master bathroom 2014

We demo’d the bathroom down to the studs. We kept the original layout but updated the fixtures and finishes.

That concludes the general house tour. Our goal was to make the modest ranch work for our family and lifestyle without adding square footage. I should probably mention that we upgraded the electrical, had a radon mitigation system put in, added insulation to the exterior walls and vaulted ceiling, and installed all new interior doors. We still have a few big projects in the works: finishing the main bathroom & boys’ room, installing a new driveway, hanging a new garage door, organizing the garage, improving the backyard, etc. so we aren’t done by any means. I’m including links relevant to the larger renovations we took on below and will include source lists when I discuss each space in more detail.



































For easy access, this tour and info can be found under the “see my house” tab. I’ll gradually be adding individual room tours and will update the tour with new projects as we finalize them.

images: Dana Miller for House*Tweaking



Can it really be three years already since you moved into this house?! I’ve enjoyed watching the transformation. Hard to believe how cramped and dark the house looked before!


Your house is really incredible. I can only hope to someday have the vision you did to transform the house from something out of one’s nightmares to something of one’s dreams! Have you ever listed the total square footage of your home?


I don’t know why but every time I see your master bedroom, I want to jump on the bed! I love the wall color and really, everything about the space! You have such excellent taste IMHO :)


I love everything you done. The kitchen island is probably my most favorite thing in the whole place. We are on the verge of a bathroom makeover and I’m stealing all my ideas from you.

One question: do you ever get annoyed with the curtains in front of the washer and dryer? I feel like I’d be tempted to do cabinet doors in front of them somehow.


I’ve been following your blog for a while now, but hadn’t seen most of the before pics! The change is really drastic and incredible! You guys did such a great job! Very inspiring!

Dana, being that I’m in the before stage right now, I am clinging to your after pictures like a light at the end of the tunnel. You have the best eye for design and you’re a great stylist, plus you do it yourself, which overwhelms and amazes me.


Absolutely incredible! Good job Millers!


Ok, I give you the award you requested! Amazing difference, had to wait a long time for this post but it was worth it.


Really amazing! The vaulted ceilings completely changed the space. Love your style.

I love seeing the progress! You’re a total inspiration to us as we work on our own dream house.


Incredible, amazing and absolutely gorgeous! Love what you’ve done with the Underdog so far and I can’t wait to see all your future projects!

It looks so good!! One day my home will be done. One day….


Just curious — how often do you eat at the dining table versus the kitchen island? If it were me, I suspect it’d be mostly the kitchen. I’m lazy like that. :)


Those are some TRULY amazing before and afters! Congrats, your house looks awesome!


You have such a beautiful home! Don’t forget to showcase your beautiful deck space! :)

I did have a question – where to do you put guests when they come to stay?


The vision it took (and the DIY mojo) to move from the 2011 photos to the recent ones is beyond impressive. Looking forward to seeing the other bathroom, especially what you and Steve come up with to support the tub. You’ve both done an amazing job. FYI, your style–in decor and wordsmithing–still make your blog one of my top 5 daily check-ins for design.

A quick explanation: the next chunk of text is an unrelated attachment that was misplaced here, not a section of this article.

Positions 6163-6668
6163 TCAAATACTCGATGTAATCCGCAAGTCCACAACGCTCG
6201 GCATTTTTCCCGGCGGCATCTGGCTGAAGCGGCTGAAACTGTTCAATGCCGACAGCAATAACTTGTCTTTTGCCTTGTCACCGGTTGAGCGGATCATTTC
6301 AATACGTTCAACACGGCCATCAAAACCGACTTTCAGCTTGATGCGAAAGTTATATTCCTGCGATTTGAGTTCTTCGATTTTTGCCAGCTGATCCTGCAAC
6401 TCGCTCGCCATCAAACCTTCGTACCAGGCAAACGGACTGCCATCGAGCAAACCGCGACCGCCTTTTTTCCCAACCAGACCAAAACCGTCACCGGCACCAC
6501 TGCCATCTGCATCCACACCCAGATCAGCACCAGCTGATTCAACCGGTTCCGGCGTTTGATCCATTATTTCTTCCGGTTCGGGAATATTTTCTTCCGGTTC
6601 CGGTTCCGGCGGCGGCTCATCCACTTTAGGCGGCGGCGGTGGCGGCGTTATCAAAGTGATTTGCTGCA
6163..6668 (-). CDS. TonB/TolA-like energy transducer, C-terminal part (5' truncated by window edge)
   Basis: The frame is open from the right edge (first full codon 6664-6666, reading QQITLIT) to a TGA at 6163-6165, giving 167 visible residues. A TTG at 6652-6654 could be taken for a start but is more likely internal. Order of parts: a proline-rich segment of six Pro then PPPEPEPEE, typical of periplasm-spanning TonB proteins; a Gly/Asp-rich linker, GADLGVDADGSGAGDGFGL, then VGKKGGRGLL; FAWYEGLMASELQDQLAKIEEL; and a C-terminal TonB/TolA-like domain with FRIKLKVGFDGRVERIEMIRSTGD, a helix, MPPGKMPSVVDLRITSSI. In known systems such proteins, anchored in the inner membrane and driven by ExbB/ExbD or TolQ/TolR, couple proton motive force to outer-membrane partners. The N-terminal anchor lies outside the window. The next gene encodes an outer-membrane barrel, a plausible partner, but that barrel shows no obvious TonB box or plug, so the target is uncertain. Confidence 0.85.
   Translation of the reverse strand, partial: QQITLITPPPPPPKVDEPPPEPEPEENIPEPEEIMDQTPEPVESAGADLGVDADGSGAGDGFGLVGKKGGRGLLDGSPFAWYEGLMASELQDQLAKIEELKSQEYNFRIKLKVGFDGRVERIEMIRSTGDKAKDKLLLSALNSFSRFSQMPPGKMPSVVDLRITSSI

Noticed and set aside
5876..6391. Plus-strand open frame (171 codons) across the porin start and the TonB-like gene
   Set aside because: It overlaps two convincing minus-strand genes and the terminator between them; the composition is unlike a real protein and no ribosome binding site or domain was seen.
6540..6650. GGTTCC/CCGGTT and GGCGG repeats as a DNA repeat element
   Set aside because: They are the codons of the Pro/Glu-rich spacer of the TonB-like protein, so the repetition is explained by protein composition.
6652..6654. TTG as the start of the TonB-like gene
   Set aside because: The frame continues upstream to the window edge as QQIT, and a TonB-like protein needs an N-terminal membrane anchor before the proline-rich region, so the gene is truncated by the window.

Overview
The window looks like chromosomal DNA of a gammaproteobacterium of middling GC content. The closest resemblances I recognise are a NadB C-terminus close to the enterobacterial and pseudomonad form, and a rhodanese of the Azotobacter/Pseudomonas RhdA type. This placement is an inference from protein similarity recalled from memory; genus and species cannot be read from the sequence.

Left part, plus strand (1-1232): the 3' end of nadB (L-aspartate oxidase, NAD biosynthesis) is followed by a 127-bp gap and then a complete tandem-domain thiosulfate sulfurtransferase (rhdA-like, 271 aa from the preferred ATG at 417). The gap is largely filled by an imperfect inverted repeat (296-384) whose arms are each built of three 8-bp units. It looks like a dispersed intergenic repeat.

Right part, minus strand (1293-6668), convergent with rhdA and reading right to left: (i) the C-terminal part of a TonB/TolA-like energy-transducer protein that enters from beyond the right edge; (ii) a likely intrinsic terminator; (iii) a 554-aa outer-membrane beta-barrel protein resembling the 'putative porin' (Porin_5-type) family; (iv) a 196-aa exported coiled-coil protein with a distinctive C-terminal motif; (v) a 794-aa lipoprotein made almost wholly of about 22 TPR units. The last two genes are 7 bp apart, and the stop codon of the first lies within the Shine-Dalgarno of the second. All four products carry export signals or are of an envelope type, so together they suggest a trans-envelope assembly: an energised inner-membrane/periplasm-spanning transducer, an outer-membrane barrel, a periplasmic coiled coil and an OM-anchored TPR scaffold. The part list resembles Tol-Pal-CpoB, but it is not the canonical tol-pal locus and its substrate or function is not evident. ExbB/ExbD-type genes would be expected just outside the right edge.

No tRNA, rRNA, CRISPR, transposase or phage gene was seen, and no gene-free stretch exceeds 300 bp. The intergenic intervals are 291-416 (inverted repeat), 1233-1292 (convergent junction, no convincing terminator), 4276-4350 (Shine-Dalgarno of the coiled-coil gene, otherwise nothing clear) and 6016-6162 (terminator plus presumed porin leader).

I don’t think I’ve ever commented on your living room before. Your design with the recessed TV, wood paneling, and gas fire place is probably the only set up I don’t find awkward. I just never like the look of two big black boxes stacked on top of each other (although I understand a lot of people don’t have much choice).

It’s amazing how much you have accomplished in three years with three little kids!

These are probably the most breath-taking before and afters I’ve ever seen, it is absolutely insane what y’all have accomplished in just three years!! I love your in it too, modern but still relaxed and earthy, it has inspired me to add some similar touches around ours. Thank you for sharing all of this with us :)


Wow!!! This is exactly what my vision of my house looks like in my head…sigh! Just curious, what’s the home’s sq. footage?

I cant get over the amount of sunlight in your house in the afters. What a gorgeous space you’ve created!


Amazing !! It’s (one of) the good thing(s) about blogging : you think you don’t work fast enough but when you go through your archives, it becomes obvious that a lot has actually been done. And it gives so much to look forward to … Good job Millers ! Take care.


I will add the deck space! Unfortunately, it was pretty dirty when I snapped these afters. There are some links at the end of the post to the deck install if you’re curious.


We eat at the island 90% of the time…which is why we wanted to incorporate it. It’s nice having a true dining table for get togethers or sit-down family dinners. Once Mabrey is out of her high chair, I don’t know what we’ll do!

The transformation is incredible. I would say “you did all that in three years”. Amazing!


It was very sunny the day I snapped these photos. Almost too sunny. Some of the shots are blown out but, still, AFTERS! We like that the main living space is bright and the bedrooms are less so. It makes the private spaces feel even more private.


Major transformation… I love it! I especially love how you opened up the front yard, and the metal roof is very nice. I’m sure it’s a very meaningful place to live knowing how far it has come. Good job!


It’s roughly 1,600 sq ft of living space.


I’m with you. I don’t like TV’s above fireplaces. I went through so many other scenarios in my head that would put the flatscreen somewhere else. I even proposed we go without it. But Steve really enjoys TV – a large one with lots of speakers – and this is a real house so we came up with a plan to build it in as much as possible. It was the best compromise we could come up with where both of us were *mostly* satisfied. I have to say, I don’t hate it.